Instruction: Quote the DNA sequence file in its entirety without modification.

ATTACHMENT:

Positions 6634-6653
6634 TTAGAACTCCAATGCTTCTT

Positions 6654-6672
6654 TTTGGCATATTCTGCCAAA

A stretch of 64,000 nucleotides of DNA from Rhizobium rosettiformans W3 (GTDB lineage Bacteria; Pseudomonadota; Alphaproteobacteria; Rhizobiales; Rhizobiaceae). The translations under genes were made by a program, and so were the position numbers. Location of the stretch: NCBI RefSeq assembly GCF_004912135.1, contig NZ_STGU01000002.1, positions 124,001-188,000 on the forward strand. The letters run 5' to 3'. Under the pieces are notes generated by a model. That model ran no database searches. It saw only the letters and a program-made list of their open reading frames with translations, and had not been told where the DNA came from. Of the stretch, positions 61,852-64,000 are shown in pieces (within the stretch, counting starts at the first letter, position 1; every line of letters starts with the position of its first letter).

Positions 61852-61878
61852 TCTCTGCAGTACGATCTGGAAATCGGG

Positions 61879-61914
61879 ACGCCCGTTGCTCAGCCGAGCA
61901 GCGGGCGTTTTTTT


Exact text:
Positions 6634-6653
6634 TTAGAACTCCAATGCTTCTT

Positions 6654-6672
6654 TTTGGCATATTCTGCCAAA

A stretch of 64,000 nucleotides of DNA from Rhizobium rosettiformans W3 (GTDB lineage Bacteria; Pseudomonadota; Alphaproteobacteria; Rhizobiales; Rhizobiaceae). The translations under genes were made by a program, and so were the position numbers. Location of the stretch: NCBI RefSeq assembly GCF_004912135.1, contig NZ_STGU01000002.1, positions 124,001-188,000 on the forward strand. The letters run 5' to 3'. Under the pieces are notes generated by a model. That model ran no database searches. It saw only the letters and a program-made list of their open reading frames with translations, and had not been told where the DNA came from. Of the stretch, positions 61,852-64,000 are shown in pieces (within the stretch, counting starts at the first letter, position 1; every line of letters starts with the position of its first letter).

Positions 61852-61878
61852 TCTCTGCAGTACGATCTGGAAATCGGG

Positions 61879-61914
61879 ACGCCCGTTGCTCAGCCGAGCA
61901 GCGGGCGTTTTTTT